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History

Alexandrians vs. British Raiders – June 1814

This is the fourth of a series of articles telling what Alexandrians did 200 years ago during the War of 1812. For earlier articles in this series, go to alexandriagazette.com.

photo

This image is from a print, Plate Number 110, by H. Charles McBarron, Jr. It was prepared in 1955 and is owned by The Company of Military Collectors and Historians which granted permission to publish.

Main Sources

Alexandria Gazette; Daily National Intelligencer; Will of John Wise, Alexandria Orphans Court Will Book 2; “Artisans and Merchants of Alexandria, 1780-1820,” by T. Michael Miller

At 5:30 on the evening of Tuesday, June 21, 1814, a number of Alexandria cavalrymen were sitting on their horses on a hill overlooking the village of Benedict, Md. on the Patuxent River, about 40 miles southeast of Washington. Below them, they could see several British barges and ships anchored in the river near the village.

Most of the British navy had departed the Chesapeake Bay in September the year before, leaving only a skeleton blockading squadron. However, in late February 1814, the British returned to the bay in force and resumed the pattern of shore raids it had pursued the previous year. Then Napoleon’s defeat freed even more men and ships to fight in the Chesapeake.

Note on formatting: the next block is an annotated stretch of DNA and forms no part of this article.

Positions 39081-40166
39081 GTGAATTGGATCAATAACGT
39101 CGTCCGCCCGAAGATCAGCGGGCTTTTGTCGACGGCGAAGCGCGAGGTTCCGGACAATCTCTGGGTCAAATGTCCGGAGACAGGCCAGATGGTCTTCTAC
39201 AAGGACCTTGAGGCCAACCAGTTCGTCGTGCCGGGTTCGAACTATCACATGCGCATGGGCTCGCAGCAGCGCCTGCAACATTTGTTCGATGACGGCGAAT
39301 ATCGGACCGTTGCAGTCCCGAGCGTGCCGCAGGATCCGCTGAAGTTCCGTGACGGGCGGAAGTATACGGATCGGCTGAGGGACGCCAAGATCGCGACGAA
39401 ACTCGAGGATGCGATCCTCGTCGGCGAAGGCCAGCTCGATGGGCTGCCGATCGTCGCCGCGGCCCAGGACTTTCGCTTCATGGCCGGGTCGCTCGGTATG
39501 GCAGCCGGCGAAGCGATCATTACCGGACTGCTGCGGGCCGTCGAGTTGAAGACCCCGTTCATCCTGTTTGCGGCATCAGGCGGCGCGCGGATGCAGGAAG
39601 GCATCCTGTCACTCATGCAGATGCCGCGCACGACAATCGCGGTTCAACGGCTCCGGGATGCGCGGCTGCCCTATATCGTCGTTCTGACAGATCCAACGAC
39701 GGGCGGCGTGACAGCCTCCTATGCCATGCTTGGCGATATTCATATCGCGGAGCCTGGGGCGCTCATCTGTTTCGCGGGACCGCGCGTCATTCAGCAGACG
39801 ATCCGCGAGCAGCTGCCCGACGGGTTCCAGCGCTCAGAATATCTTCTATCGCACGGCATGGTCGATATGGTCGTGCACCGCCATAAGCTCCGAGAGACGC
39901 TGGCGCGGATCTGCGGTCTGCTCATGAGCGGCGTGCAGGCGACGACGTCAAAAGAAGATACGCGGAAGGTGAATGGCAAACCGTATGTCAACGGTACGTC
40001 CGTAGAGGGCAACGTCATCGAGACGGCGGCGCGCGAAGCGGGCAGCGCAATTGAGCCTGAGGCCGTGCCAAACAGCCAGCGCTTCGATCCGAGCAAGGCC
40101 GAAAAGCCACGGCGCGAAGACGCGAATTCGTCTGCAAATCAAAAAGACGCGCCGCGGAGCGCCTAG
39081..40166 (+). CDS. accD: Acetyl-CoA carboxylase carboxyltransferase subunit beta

Thus, this June evening, part of the British fleet had sailed up the Patuxent River to strike fear into the inhabitants there, and to explore the river for possible future operations.

Two days earlier, an express rider had ridden into Washington with the urgent message that the British were in the Patuxent River and had “burnt many dwellings and plundered a number of families” on the river’s shores. In response, a force of District of Columbia militia — infantry, artillery and the cavalrymen from Alexandria, then part of the District — were assembled quickly in Washington and began marching toward the river.

The cavalry had ridden out ahead of the other units and were the first to reach the hills overlooking Benedict, where they found the British. The cavalrymen were citizen soldiers. The Alexandrians were led by Captain William F. Thornton, who normally would have been in Alexandria behind his druggist counter. With him on the hill was Alexander Hunter, 24 years old, whose store on King Street sold groceries, spirits, and gunpowder. Also mounted on his horse on the hill was Francis Wise, the 27-year-old-son of John Wise, the owner of the hostelry today called Gadsby’s Tavern. Although they did not know it, one of them was about to become the first Alexandria militiaman killed in the War of 1812.

On the hills above Benedict, they joined a small group of Maryland militia led by General Phillip Stuart, who also had been seeking the British. Two accounts of what happened next have survived. One was printed in Washington’s Daily National Intelligencer, and the other appeared in the Alexandria Gazette.